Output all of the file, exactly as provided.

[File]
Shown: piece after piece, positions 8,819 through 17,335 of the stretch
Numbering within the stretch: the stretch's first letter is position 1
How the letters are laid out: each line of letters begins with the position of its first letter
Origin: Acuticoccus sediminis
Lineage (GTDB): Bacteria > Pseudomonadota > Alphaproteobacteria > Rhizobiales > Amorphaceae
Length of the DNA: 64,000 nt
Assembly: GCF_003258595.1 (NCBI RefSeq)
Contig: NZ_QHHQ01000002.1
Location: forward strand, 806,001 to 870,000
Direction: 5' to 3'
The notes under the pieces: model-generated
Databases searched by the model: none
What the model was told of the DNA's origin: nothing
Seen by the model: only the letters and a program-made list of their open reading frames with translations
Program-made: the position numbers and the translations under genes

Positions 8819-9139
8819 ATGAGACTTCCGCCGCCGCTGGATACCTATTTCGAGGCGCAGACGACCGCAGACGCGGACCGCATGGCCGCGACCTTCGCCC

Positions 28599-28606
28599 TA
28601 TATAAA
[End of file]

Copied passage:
Shown: piece after piece, positions 8,819 through 17,335 of the stretch
Numbering within the stretch: the stretch's first letter is position 1
How the letters are laid out: each line of letters begins with the position of its first letter
Origin: Acuticoccus sediminis
Lineage (GTDB): Bacteria > Pseudomonadota > Alphaproteobacteria > Rhizobiales > Amorphaceae
Length of the DNA: 64,000 nt
Assembly: GCF_003258595.1 (NCBI RefSeq)
Contig: NZ_QHHQ01000002.1
Location: forward strand, 806,001 to 870,000
Direction: 5' to 3'
The notes under the pieces: model-generated
Databases searched by the model: none
What the model was told of the DNA's origin: nothing
Seen by the model: only the letters and a program-made list of their open reading frames with translations
Program-made: the position numbers and the translations under genes

Positions 8819-9139
8819 ATGAGACTTCCGCCGCCGCTGGATACCTATTTCGAGGCGCAGACGACCGCAGACGCGGACCGCATGGCCGCGACCTTCGCCC

Positions 28599-28606
28599 TA
28601 TATAAA